Unfortunately, you pled to a misdemeanor, and that does constitute a conviction, even though you pled "no contest." The conviction will turn up in a background check. As you can imagine, a theft conviction -- even on a misdemeanor level -- is one that prospective employers may find harder to disregard than another type of offense. You can expect it to cause potential problems.
It also does not appear that your conviction can be expunged under Texas law. (See link
to your state's expungement
rules). So this will remain on your record. You can, however, apply to the governor for a pardon. That won't remove the conviction but it will at least display as "Pardoned," which would be official forgiveness from the state and evidence to possible employers that you have turned your life around. The Texas Board of Pardons and Paroles screen applications for the governor. You will find forms and instructions here
Had you chosen to get a lawyer and not mail in a plea to a misdemeanor, you would have been eligible for a deferred adjudication which would have kept your record clean. You chose to do something short term convenient, without recognizing that there could be long term consequences to what you did. It's very, very difficult to take back a plea once you've entered one. But if you're concerned about your record, it would pay you to have a consultation with a Texas criminal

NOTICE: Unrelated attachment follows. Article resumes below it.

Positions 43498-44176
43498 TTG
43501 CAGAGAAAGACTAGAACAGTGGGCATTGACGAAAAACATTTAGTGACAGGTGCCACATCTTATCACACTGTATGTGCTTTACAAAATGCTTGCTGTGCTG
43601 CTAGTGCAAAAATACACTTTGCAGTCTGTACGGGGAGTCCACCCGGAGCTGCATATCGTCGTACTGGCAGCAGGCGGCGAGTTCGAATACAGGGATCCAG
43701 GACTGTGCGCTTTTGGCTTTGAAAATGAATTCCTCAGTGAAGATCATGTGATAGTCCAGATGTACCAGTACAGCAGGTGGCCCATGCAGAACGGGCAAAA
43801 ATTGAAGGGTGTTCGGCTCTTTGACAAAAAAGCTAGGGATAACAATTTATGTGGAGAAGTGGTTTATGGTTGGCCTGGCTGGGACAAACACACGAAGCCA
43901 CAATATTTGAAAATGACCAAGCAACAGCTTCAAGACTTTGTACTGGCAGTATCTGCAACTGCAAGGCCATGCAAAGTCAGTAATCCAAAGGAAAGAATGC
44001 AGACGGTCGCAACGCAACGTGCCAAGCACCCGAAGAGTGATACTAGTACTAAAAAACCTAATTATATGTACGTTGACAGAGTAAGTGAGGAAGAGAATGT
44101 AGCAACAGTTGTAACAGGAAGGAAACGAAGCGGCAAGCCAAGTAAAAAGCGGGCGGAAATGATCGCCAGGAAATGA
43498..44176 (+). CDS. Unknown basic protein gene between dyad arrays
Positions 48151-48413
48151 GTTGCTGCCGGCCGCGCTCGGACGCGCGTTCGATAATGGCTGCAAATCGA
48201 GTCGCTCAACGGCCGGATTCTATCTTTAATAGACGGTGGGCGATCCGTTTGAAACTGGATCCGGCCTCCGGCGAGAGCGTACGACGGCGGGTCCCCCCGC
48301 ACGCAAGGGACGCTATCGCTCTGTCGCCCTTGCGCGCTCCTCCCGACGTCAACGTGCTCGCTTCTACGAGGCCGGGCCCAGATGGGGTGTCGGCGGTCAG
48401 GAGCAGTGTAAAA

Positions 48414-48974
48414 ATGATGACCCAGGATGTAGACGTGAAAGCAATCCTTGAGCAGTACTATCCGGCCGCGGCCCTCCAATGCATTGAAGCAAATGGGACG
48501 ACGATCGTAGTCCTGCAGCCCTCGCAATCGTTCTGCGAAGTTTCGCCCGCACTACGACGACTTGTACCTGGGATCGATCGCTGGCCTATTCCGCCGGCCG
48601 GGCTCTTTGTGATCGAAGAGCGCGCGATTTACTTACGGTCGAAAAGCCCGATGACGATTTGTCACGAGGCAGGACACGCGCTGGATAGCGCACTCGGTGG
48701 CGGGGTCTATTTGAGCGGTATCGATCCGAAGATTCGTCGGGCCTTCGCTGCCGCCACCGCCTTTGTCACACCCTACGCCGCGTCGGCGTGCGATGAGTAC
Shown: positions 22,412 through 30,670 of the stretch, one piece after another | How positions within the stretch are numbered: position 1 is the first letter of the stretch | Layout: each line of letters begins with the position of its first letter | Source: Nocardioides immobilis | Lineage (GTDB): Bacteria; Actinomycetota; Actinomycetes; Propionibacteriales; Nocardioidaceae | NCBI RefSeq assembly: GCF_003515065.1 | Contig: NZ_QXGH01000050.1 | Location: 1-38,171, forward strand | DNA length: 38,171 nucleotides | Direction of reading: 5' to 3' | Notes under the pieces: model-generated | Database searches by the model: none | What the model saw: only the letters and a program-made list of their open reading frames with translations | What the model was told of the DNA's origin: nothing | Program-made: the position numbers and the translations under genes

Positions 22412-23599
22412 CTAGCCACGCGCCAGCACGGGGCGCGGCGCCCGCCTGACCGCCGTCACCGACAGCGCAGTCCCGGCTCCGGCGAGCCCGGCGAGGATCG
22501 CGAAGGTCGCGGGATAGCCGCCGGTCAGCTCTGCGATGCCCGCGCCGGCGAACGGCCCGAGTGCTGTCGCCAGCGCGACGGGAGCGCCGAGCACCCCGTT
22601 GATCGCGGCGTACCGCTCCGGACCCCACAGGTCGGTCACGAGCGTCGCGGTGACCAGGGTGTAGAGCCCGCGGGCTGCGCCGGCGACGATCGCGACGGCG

lawyer and see whether there is any way this can still be appealed on the basis that you had no legal advice when you chose to pay a fine and didn't realize that you shouldn't treat a misdemeanor like it was a parking ticket.
If you want an inexpensive one-shot half hour consultation with a local criminal lawyer you can contact the Lawyer Referral Service
of the the Texas State Bar Association. They keep the cost of the consultation low, and there would be no obligation to hire the attorney once you've spoken to him. They also guarantee that you'll be referred to an active member of the Texas Bar in good standing.
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This thread will not close and you can always use it to get clarification.This is informational only and is NOT legal advice. There is no attorney-client relationship. You are advised to consult an attorney in your state for specific legal advice.